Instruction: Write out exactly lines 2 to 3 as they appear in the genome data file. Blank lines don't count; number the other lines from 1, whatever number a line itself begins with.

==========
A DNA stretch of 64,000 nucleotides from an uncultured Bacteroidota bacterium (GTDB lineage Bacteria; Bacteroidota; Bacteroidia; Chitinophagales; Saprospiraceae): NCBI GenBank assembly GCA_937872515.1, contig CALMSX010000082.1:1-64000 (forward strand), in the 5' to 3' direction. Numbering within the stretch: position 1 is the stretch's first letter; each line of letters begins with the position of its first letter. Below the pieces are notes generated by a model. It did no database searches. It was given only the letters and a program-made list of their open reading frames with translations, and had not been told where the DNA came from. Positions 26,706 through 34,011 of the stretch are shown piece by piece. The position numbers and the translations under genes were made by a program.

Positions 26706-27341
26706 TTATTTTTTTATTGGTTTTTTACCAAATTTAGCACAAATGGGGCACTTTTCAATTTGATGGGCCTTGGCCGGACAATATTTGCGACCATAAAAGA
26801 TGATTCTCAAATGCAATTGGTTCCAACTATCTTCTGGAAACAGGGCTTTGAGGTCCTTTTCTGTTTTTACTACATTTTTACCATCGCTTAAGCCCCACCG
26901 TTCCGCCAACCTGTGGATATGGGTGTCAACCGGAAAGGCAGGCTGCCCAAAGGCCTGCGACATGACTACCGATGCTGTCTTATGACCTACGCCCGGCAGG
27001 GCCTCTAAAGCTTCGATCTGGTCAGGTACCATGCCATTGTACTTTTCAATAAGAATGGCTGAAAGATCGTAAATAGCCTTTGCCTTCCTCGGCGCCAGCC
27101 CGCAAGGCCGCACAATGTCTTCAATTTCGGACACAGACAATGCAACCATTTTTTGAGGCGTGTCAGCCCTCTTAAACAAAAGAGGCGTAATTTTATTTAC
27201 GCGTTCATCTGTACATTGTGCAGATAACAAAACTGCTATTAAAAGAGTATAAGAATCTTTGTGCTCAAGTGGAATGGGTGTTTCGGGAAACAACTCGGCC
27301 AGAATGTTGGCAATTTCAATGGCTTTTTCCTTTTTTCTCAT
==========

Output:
Positions 26706-27341
26706 TTATTTTTTTATTGGTTTTTTACCAAATTTAGCACAAATGGGGCACTTTTCAATTTGATGGGCCTTGGCCGGACAATATTTGCGACCATAAAAGA